“Your brilliant first flop was a raging success! Come on, let’s get busy and on to the next!”
She handed a notebook to Rosie Revere, who smiled at her aunt as it all became clear. Life might have its failures, but this was not it. The only true failure can come if you quit.”
~~ Andrea Beaty in Rosie Revere, Engineer
( A version of this article was first published in Kingston Neighbours magazines, October, 2020.)
If you have school-aged kids, chances are you’ve heard the STEM acronym already! STEM stands for Science, Technology, Engineering and Mathematics, but it goes beyond just those subjects to encompass an educational philosophy that is interdisciplinary, hands-on and inquiry-based, emphasizing problem-solving and critical thinking. It’s been a pedagogical focus for the past 2 decades, both in Canada and world-wide. It’s also the driving force behind the recent changes to the Ontario Math curriculum.
STEM is the way of the future. According to Let’s Talk Science, a Canadian non-profit providing evidence-based STEM programs, “STEM education is a crucial factor in preparing employees and citizens to navigate a more knowledge- and technologically-intensive world.”
Parents can do many things to foster an interest in STEM. Talk to your kids about the importance of STEM. Watch STEM TV shows, movies and documentaries together; Netflix, Hoopla and other streaming services have numerous titles! And encourage your kids to participate in STEM activities; most communities have no- or low-cost programs. Check our your local library or community recreation guides for ideas!
Importance of Books
And of course, read STEM books with your kids — lots of them! Some may erroneously assume there’s no role for “old-fashioned” books in STEM education.
Research demonstrates an integrated approach to science and literacy is best. Students who participate in hands-on STEM activities and read STEM books have:
- larger scientific vocabularies;
- better comprehension of STEM concepts;
- greater enjoyment of STEM topics.
Print and e-books are both great. Reading informational (non-fiction) texts is most strongly correlated with improved STEM performance, so follow your kids’ lead and grab any fact book they’re interested in: astronomy, robots, video games, animals, plants, structures, building and bridges, chemistry experiments, weather, rocks and minerals, sports statistics, anything!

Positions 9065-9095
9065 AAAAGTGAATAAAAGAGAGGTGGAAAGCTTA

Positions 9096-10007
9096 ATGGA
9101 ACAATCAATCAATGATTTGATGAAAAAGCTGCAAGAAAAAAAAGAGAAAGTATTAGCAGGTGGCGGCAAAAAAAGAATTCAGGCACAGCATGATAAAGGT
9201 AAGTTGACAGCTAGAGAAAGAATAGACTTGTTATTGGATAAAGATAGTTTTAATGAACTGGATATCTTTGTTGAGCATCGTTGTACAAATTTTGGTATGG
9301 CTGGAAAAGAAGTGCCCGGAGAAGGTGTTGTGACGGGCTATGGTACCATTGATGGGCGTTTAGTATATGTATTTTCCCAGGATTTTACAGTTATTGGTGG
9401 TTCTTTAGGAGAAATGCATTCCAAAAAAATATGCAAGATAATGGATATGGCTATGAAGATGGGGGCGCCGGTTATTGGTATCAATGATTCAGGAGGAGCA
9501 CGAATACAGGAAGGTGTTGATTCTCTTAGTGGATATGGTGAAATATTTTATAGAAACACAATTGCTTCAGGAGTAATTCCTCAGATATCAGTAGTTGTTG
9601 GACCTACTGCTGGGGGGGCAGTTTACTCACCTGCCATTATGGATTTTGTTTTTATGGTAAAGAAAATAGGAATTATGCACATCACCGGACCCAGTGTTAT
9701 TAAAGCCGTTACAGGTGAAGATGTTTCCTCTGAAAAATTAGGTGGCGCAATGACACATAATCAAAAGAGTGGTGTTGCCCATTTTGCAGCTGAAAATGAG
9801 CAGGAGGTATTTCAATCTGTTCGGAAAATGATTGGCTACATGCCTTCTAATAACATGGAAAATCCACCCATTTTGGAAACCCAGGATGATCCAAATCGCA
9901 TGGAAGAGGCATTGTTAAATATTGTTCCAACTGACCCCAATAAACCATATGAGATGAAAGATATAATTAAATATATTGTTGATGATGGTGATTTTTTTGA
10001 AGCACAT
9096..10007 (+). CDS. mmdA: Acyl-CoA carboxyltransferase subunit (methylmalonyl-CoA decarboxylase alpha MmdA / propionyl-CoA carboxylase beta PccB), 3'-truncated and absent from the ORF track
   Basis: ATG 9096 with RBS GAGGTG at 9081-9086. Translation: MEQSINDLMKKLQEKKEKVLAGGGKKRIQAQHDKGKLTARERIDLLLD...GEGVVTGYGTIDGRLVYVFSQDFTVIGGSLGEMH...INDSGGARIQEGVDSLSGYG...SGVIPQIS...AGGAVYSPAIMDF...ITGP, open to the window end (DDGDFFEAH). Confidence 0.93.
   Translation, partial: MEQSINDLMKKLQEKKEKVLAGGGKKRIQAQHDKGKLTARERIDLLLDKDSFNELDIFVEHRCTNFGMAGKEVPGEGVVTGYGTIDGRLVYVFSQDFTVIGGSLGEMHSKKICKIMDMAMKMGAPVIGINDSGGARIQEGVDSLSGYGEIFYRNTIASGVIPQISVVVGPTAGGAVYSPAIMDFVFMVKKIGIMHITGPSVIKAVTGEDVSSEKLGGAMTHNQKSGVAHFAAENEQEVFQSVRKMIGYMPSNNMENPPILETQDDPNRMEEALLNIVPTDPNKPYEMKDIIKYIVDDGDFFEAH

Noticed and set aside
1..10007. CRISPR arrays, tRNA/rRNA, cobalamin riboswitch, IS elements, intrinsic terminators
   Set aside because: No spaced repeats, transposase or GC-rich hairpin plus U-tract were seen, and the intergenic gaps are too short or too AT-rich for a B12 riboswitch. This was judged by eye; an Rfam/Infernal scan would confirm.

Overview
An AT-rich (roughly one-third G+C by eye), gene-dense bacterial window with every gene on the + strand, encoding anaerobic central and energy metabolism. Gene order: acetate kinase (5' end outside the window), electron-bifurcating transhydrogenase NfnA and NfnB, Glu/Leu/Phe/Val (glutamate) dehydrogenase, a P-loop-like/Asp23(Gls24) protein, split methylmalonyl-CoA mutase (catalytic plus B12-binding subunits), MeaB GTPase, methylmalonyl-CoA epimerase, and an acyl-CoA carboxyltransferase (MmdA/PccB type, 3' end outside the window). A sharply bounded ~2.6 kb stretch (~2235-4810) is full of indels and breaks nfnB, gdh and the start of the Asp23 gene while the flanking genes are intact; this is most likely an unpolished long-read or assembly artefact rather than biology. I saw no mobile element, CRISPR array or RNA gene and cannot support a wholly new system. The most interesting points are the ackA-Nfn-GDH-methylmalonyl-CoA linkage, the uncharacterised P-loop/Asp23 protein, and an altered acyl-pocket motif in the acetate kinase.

STEM-themed Fiction Books
Narrative (fiction) texts also provide benefit, especially for pre-school and primary students who find the familiar story structure easier to access. Some of my favourites include:
- Ada Twist, Scientist, Andrea Beaty
- After the Fall: How Humpty Dumpty Got Back Up Again, Dan Santat
- Iggy Peck, Architect, Andrea Beaty
- The Most Magnificent Thing, Ashley Spires
- Peg + Cat series, Jennifer Oxley & Billy Aronson
- Rosie Revere, Engineer, Andrea Beaty
- Sir Cumference series, Cindy Neuschwander
- Warlord’s series, Virginia Walton Pilegard
Chapter Books & Novels
- Girls Who Code series, Stacia Deutsch & others
- Goldie Blox Rules The School, Stacy McAnulty
- Jack and the Geniuses series, Bill Nye
- Nick and Tesla series, Bob Pflugfelder & Steve Hockensmith
- The Questioneer’s chapter book series, Andrea Beaty (Visit Beaty’s website for activity ideas and downloadables, https://www.andreabeaty.com/)
- Secret Coders graphic novel series, Gene Luan Yang
A solid foundation in STEM sets children up for success, no matter which career paths they choose. Books, along with parental encouragement, will help ensure kids enjoy the STEM process.
- The Role of Books and Reading in STEM: An Overview of the Benefits for Children and the Opportunities to Enhance the Field, 2017, University of San Diego USD, https://digital.sandiego.edu/cgi/viewcontent.cgi?article=1001&context=npi-youth
- The Evolution of Stem Education: A Review of Recent International and Canadian Policy Recommendations – Short Report, 2017, Let’s Talk Science, https://letstalkscience.ca/sites/default/files/2019-08/2017%20LTS_Evolution-of-STEM-short_0.pdf